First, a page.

In Britain, Flat races are classified by a simple 1-7 numbering system. Class 1 races are further subdivided in Group 1, Group 2 and Group 3 races, collectively known as Pattern races, and Listed races. Classes 2 to 7 are defined by the official ratings of the horses that are allowed to compete in them. Class 2 races are open to horses officially rated 86 to 110, Class 3 races are open to horses officially rated 76 to 95 and so on down the classification to Class 7 races, which are open to horses officially rated 0 to 45. As you can see, there is a degree of overlap between one class and the next so, even using official ratings, assessing class is not altogether straightforward.


After a horse has run in three Flat races, or run in two Flat races and won at least one of them, it becomes eligible for an official rating, or handicap mark. An official rating is simply a number, on a scale of 0-140, which reflects, in Imperial pounds, the ability of the horse to which it is allocated. In other words, a horse officially rated 95 would be required to carry 7lb more than a horse officially rated 88 in a handicap race.


If a horse wins, or is placed in, a race and the BHA handicapper believes that it has improved on its previous form its official rating will be raised. Conversely, if the handicapper believes that a horse’s official rating no longer reflects its ability its official rating will be lowered. If a horse is already close to the upper limit for a particular class of race, a rise in its official rating may necessitate a rise in class. If, on the other hand, a horse is close to the lower limit for a particular class, a fall in its official rating may mean that it’s eligible for a drop in class.

By watching their charges on the gallops and on the racecourse, racehorse trainers glean information about their ability and, more often than not, are able to place them in races of the appropriate class.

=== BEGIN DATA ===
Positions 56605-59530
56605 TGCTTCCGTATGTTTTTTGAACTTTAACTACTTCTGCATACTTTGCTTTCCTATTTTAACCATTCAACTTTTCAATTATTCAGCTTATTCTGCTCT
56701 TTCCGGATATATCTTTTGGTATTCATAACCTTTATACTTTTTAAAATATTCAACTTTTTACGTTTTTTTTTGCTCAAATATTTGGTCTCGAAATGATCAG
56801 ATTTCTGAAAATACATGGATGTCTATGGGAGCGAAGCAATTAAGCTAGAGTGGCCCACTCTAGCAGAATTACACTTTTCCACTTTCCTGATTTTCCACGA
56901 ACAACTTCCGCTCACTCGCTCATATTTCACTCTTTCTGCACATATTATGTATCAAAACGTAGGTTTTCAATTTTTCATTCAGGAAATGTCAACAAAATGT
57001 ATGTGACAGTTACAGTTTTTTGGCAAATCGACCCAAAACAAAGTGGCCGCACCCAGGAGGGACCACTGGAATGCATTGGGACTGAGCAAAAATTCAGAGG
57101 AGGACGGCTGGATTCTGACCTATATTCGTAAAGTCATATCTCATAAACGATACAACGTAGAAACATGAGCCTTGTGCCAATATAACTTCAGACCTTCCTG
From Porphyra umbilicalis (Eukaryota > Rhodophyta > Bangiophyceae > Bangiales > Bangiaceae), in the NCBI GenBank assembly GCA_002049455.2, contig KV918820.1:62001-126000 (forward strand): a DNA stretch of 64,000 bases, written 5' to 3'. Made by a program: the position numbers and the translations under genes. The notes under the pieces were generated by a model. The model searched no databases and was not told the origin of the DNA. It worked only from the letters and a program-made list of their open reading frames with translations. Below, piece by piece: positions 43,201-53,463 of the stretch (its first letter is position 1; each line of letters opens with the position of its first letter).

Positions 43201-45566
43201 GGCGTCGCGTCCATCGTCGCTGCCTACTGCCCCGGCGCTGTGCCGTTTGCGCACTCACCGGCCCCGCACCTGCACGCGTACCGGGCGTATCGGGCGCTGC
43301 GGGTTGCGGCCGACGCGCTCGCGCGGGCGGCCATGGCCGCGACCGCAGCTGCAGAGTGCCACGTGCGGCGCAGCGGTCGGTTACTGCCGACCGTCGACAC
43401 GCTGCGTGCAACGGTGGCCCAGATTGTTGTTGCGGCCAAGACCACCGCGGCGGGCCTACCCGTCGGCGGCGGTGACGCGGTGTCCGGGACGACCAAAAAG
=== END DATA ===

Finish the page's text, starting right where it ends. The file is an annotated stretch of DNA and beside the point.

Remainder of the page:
However, some trainers are more ambitious than others and there may come a time when they accept that a horse has been too highly tried and drop it in class, sometimes significantly, so that it can compete more effectively. While it’s true that many horse races are won by horses attempting little, or nothing, more than they have achieved in the past, horses dropping significantly in class are easy to spot, by bookmakers and punters alike, and often represent poor value.


Conventional wisdom dictates that most trainers place their young horses, even those who may be destined for Pattern races later in their careers, to win a lower class maiden race before stepping up to higher class events. Even Frankel, who went on to win a total of fourteen races, including ten at the very highest level, made his racecourse debut in a maiden race.


Horses of potentially higher class may win their maiden races easily, but still be offered at generous odds when they take on tougher assignments, simply because of the disparity in class. One recent example of this type of horse is the Godolphin filly Zibelina, who won a Class 5 maiden race at Newcastle by 10 lengths on her racecourse debut in June 2013 and followed up in a Class 1 Listed race at Ascot, at odds of 14/1, the following month on her very next start.


The issue of class is, by its very nature, a tricky one, but there are one or two abiding principles that can, hopefully, make your betting more profitable:


Be wary of any horse dropping in class, unless it has demonstrated, by virtue of its recent past performance, that it’s capable of winning in the lower class. If a horse is regressive, even a drop in class may not improve its performance.


In handicap races, be wary of any horse stepping up in class if the rise in class is accompanied by a rise in the weights of 14lb or more. Adding weight to any horse, even a highly progressive one, will eventually slow it down.


Don’t be afraid to back winners of maidens or handicaps stepping up Class 1 races for the first time, provided they’ve won impressively or demonstrated progressive form in the lower class and aren’t hopelessly outclassed, according to official BHA ratings.